A patient was admitted to accident and emergency on 89 occasions in just one year.
This is just one of the number of repeat patients being admitted through the revolving doors of Sussex’s under pressure emergency departments.
Figures obtained by The Argus show repeat patients were admitted to the county’s overstretched accident and emergency wards as frequently as once every four days.
Almost 450 residents were admitted to stretched A&E departments at two of the county’s three hospital trusts at least ten times in a year in a three-year period.
Councils and health bosses said they were introducing new ways of working to try and reduce the need for the county’s most needy residents to be treated in hospitals.
The figures reveal one patient visited the A&E department of Conquest Hospital, in Hastings 89 times between April 2010 and March 2011. A second patient attended St Richards’ Hospital in Chichester on 54 occasions in one year.
Medical staff at Eastbourne District General Hospital treated three different patients on 63, 62 and 56 separate occasions.
The figures also show that the frequency of repeat visits was on the decline with the highest number of visits in 2012/13 for either East Sussex Hospitals NHS Trust or Western Sussex NHS Trust hospitals a comparative small 39.
In total for the three years between April 2010 and March 2013 figures from West Sussex NHS Trust show that 112 regular repeat patients attended Worthing Hospital on average more than 16 times a year while 57 patients visited St Richards’ on average 19 times a year.
Conquest Hospital received 163 patients who attended at least ten times a year while in Eastbourne, accident and emergency staff treated 173 patients at least ten times in a year.
A Brighton and Sussex University Hospitals NHS Trust official said: “Unfortunately, due to limitations in our current patient administration system associated with A&E attendance, we are unable to provide definitive data.”
Sarah Wilmer, head of nursing for acute and emergency medicine at East Sussex Hospitals NHS Trust, said: “The numbers of frequent attendees are small relative to the total number of patients attending A&E.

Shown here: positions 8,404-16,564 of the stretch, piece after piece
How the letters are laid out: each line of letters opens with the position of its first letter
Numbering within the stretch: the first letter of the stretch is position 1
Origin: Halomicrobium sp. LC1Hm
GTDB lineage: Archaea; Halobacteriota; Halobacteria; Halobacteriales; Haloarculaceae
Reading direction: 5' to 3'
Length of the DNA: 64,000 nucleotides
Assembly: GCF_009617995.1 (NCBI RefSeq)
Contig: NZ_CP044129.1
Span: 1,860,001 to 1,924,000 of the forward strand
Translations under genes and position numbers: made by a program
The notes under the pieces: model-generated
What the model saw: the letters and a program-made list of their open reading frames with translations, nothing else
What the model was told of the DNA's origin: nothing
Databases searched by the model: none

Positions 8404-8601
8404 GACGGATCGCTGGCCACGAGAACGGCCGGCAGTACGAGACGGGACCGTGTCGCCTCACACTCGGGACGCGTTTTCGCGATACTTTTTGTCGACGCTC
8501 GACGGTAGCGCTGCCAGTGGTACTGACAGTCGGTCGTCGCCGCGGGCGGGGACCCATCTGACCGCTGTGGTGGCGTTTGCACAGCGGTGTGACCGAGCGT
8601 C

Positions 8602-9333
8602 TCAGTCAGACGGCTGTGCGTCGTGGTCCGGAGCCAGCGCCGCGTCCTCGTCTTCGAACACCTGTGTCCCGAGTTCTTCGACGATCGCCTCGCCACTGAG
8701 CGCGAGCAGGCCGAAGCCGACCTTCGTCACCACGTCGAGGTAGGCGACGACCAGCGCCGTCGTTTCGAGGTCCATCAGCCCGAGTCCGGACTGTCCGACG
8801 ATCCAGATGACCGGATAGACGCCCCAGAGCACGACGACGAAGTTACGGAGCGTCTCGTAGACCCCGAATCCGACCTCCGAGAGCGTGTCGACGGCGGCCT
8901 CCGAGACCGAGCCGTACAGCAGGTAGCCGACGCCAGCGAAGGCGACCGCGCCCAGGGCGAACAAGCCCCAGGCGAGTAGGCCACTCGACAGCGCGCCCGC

“It is important that patients and the public know about, and use the full range of health services available in their local area rather than just coming to A&E.”
A West Sussex County Council spokesman said new ways of working were being developed such as Proactive Care to keep elderly vulnerable people out of hospital A&E departments and with the NHS and West Sussex County Council working together on mental health, continuing healthcare, and services for children with complex health needs.
He added: “With an increasingly ageing population and resources becoming increasingly stretched it is vital that local authorities and the NHS work more closely together to help to provide care in more appropriate locations.
“However, we recognise that we need to do more and this is what we are doing through a new single shared budget between health and social care called The Better Care Fund.
“This is designed to bring about closer working to deliver better services for the population of West Sussex.”
A Brighton and Hove Clinical Commissioning Group spokeswoman said a city campaign called Save A&E For Saving Lives encouraged people to use alternative services wherever appropriate while joint work with the city council will increase through the Better Care Fund.
She added a collaborative of Brighton and Hove GPs was recently awarded £1.8 million from the Prime Minister’s Challenge Fund to improve access for patients.